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Paul Tansley and the Black Pad

There was always plenty to interest us on the Black Pad, the possibility of a rare loco from another region or 'copping' the last of a class you'd been waiting for, occasionally a bit of banter with the railwaymen who generally put up with us. There were exceptions though and we were not particularly welcome around the Depot area which was approached via a gap in the railings by the canal footpath.

The very few serious addicts who owned a camera (if only!) were treated better, such as Horace Gamble of Ratby who amassed a wonderful collection of the local scene at that time. Inevitably there were a very few older lads who got up to some irresponsible tricks. There was a resident shunting engine always present opposite the Black Pad, a little J69 tanker known for some reason as 'Banny' and one crew appeared to take a dislike to a few lads and would shout derisory remarks. Anyway, there was a shunter's hut opposite and somehow several detonators disappeared from thence; these were small explosive devices which could be clipped to the lines to indicate an emergency. Well one foggy evening 'Banny' returned to her waiting siding and set off a number of explosions much to the consternation of the crew and the signalman in the adjacent box (he would normally be responsible for setting detonators).

Generally though we younger lads were well behaved although there was the diversion of putting half pennies on the rails of the Burton line which made them penny size and a four inch oval nail became a quite handy throwing knife!
Some of us became fairly 'serious' spotters and I visited many Depots and Works if I could obtain an official pass. They were happy days and I am reminded every time a preserved train passes along the old Great Central.

Paul Tansley 4th March 2004

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This is page 18 of A journey down Memory Lane.
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Bridge 378 carrying Upperton Road in Leicester looking west. The two-arch skew bridge looks to be complete, but there is a pumping engine spilling water into the rive on the left.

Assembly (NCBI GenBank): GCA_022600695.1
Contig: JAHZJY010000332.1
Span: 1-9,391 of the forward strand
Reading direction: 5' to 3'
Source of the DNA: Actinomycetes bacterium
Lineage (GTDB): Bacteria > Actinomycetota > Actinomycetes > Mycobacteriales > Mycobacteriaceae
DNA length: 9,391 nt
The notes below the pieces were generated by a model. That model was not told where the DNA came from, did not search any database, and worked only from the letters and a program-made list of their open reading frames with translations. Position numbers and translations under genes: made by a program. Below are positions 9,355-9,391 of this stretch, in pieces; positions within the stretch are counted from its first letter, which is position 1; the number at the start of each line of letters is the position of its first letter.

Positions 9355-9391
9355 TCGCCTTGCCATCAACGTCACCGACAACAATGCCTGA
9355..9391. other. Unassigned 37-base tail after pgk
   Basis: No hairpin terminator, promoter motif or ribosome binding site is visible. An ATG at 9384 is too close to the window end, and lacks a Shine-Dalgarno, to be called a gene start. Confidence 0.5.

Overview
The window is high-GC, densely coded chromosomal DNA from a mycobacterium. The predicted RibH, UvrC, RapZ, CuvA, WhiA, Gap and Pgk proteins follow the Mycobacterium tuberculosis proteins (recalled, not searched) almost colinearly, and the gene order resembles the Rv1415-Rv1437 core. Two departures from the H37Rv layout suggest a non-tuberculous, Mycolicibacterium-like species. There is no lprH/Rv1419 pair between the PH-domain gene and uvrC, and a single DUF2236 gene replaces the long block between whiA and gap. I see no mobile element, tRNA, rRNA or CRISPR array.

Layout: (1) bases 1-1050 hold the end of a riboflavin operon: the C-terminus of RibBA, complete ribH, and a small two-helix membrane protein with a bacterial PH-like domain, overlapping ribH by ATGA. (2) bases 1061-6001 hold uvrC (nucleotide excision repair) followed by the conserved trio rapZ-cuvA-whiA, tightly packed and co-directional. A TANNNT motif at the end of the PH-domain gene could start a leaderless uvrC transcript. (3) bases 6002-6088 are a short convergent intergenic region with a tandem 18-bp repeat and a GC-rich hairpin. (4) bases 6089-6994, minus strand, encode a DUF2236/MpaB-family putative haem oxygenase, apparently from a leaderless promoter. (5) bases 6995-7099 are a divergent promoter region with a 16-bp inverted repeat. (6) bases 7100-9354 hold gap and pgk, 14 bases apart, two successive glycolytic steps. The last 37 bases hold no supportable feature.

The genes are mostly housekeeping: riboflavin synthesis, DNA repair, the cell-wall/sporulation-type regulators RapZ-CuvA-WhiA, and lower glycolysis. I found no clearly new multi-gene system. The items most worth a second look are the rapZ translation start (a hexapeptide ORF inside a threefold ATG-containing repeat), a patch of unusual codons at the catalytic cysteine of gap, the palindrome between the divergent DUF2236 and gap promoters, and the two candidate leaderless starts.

Bridge 378 carrying Upperton Road in Leicester looking west. The two-arch skew bridge looks to be complete, but there is a pumping engine spilling water into the rive on the left.
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Upperton Road bridge crossed the London Extension and its sidings at Leicester Goods Yard. The main line itself passed beneath the double girder span visible to the left of the central iron section. Under construction in the foreground is the wagon repair shop, one of the few Great Central buildings that still stands today.

Upperton Road bridge crossed the London Extension and its sidings at Leicester Goods Yard. The main line itself passed beneath the double girder span visible to the left of the central iron section. Under construction in the foreground is the wagon repair shop, one of the few Great Central buildings that still stands today.
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View of the locomotive servicing facilities nearing completion at Leicester. The main locomotive shed would have been behind the photographer and slightly to the left.

View of the locomotive servicing facilities nearing completion at Leicester. The main locomotive shed would have been behind the photographer and slightly to the left.
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